“It was not the thorn bending to the honeysuckles, but the honeysuckles embracing the thorn.”


I have to explain to someone at least 5 times a year what Wuthering Heights is actually about. It’s my favourite novel, quite predictably, and for me its message changes every time my own life does. It’s a novel that grows and shrinks and wavers with you, it is temperamental, and it is not romantic. It is fierce, and nasty, and low-down, and selfish, but it is still one of the greatest love stories ever told. Why, though? Well, it’s certainly not a relationship guide. Don’t aspire to be Catherine and Heathcliff, but do try to empathise with them. 
Catherine describes herself as half-savage, and she is. She’s always been spoilt, and is not used to not getting what she wants – she is absolutely downright dislikable and yet people continue to fall in love with her. She manages to convince a man to marry her, on the grounds that he shall finance her lifestyle, and perhaps offer some respite. She marries him, because she is pissed off at Heathcliff. Who *does* that?! It is said of Edgar: “I observed that Mr. Edgar had a deep-rooted fear of ruffling [Catherine’s] humour. He concealed it from her; but if ever he heard me answer sharply, or saw any other servant grow cloudy at some imperious order of hers, he would show his trouble by a frown of displeasure that never darkened on his own account.”. Catherine marries a man who is essentially terrified of her, and Cathy perpetuates that. She enjoys it. She makes it clear to Edgar she’s in love with Heathcliff and gets in a snot with him when he meekly suggests it would be sort of nice if maybe she could stop hanging out with Heathcliff so much, which she meets with downright rage and temper tantrums. So no, you don’t want to be like Cathy. Being like Heathcliff is even worse – it’s said he perhaps murdered men to make his own fortune, a fortune he only made to piss Cathy off. He’s violent, he fights, he’s a monster. He marries Cathy’s sister-in-law, again, just to piss Cathy off. So no, you don’t want to be like Heathcliff either. So why do I hang onto this novel so much?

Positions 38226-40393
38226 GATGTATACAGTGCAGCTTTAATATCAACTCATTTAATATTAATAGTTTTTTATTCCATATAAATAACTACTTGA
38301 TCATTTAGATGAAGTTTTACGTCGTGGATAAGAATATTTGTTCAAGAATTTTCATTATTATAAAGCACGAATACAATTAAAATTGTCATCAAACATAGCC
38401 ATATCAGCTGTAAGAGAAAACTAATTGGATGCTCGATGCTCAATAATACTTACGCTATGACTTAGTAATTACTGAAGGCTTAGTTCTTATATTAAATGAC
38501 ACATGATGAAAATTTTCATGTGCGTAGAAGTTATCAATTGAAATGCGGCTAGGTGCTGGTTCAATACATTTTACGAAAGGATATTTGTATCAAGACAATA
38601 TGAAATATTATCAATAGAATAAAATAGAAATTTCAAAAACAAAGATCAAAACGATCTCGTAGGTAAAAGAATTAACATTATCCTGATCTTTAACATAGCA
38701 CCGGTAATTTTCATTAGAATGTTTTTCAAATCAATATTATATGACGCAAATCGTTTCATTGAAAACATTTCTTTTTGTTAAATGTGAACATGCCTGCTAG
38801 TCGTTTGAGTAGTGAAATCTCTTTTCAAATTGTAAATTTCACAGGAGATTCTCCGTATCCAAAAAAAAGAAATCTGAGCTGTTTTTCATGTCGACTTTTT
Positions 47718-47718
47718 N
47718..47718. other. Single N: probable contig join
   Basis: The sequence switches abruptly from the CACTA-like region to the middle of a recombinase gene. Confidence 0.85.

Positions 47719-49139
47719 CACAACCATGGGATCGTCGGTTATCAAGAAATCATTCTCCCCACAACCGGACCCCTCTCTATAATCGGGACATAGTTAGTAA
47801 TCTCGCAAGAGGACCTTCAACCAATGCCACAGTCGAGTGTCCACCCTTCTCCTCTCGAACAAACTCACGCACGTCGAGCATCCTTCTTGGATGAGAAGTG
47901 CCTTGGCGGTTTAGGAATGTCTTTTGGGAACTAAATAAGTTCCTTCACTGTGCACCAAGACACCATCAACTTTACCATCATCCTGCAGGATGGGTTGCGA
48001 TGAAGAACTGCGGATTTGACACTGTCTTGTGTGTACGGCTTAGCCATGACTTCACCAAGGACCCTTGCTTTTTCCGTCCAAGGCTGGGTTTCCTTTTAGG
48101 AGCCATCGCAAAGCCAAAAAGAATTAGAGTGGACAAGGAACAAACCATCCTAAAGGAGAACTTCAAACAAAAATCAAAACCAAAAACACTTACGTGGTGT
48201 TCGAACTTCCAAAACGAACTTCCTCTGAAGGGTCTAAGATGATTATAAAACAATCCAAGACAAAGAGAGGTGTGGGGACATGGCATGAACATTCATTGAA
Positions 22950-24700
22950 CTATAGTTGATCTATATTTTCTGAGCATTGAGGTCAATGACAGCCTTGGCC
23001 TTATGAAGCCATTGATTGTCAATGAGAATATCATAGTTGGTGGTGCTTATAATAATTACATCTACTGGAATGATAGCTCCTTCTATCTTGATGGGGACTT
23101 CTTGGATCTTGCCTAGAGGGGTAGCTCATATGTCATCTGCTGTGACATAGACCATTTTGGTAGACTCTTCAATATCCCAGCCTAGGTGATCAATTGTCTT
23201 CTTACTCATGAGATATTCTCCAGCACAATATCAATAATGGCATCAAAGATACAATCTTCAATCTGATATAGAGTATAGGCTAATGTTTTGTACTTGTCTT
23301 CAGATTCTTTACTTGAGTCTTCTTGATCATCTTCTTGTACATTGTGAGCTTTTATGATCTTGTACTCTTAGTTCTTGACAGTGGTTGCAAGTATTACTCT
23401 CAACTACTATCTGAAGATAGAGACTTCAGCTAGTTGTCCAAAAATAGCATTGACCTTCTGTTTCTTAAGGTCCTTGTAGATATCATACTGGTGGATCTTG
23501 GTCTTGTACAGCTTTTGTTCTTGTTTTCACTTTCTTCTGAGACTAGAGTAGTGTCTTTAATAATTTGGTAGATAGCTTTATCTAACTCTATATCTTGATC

Catherine and Heathcliff are terrible people and I don’t believe they cling onto each-other because they were born to love one another. I believe they are both aware of their own deep-seated flaws and their empathy with one another is what keeps them in love. When Catherine *does* try to settle down with a Jolly Nice Chap, she fucking destroys him. She doesn’t necessarily want to, but she does. She fucks his life up. When Heathcliff tries to be “normal”, he ends up fucking shit up for absolutely everyone. But what they have is each-other. Cathy and Heathcliff are a great romantic tragedy because they were both damned from the start, not from anything supernatural, but because they were just born bad. People who are born bad aren’t allowed to be happy. Cathy and Heathcliff aren’t the kind of couple who would take cute trips to the seaside and instagram pictures of them sweetly eating ice-cream together because that’s not the people they are. They aren’t allowed happiness. They are not allowed to have traditional, romantic love. They are damned to belong to each-other. At least with each-other, they know they can weather each storm because they are the only people in the world who can truly not only see the good in each-other, but overlook the bad. Catherine could have tried hard to change herself, and been happy with Edgar, with all of her new found wealth and status. She did, in fact, enjoy her time away from Heathcliff. She became a Lady, a member of society, even. Heathcliff could have been happy without Catherine, he made a lot of money, he became successful. He could have done anything he wanted. But in the end the pull of their love brought them back together and eventually they both had to question themselves: “Why change now? Why bother changing my faults if someone will love me for them?” and that’s the real tragedy. As I said, Wuthering Heights isn’t romantic. You should not want to be like Cathy and Heathcliff. But if you’re a really shitty person and you know you are, and you wonder why everyone you love eventually leaves you, read Wuthering Heights and depress yourself even further that the only kind of love you’re going have for any length of time is with a right cunt like Heathcliff, but then, you don’t really deserve any better. 

And that’s the difference between women who love Heathcliff and women who love Mr Darcy. Mr Darcy women know they are kind and good people, who deserve a kind and good Darcy. It will be insipid, dull, and easy, and that’s what some crave. Heathcliff women know they are complicated and ‘bad’, and if they end up with an Edgar who will adore them at their best, when they are beautiful and effervescent and burning brilliantly and bright, but cannot put up with them at their worst, they know they need to turn to a Heathcliff, who at least, will weather the storms because only they can understand the true beauty their patience will give them.


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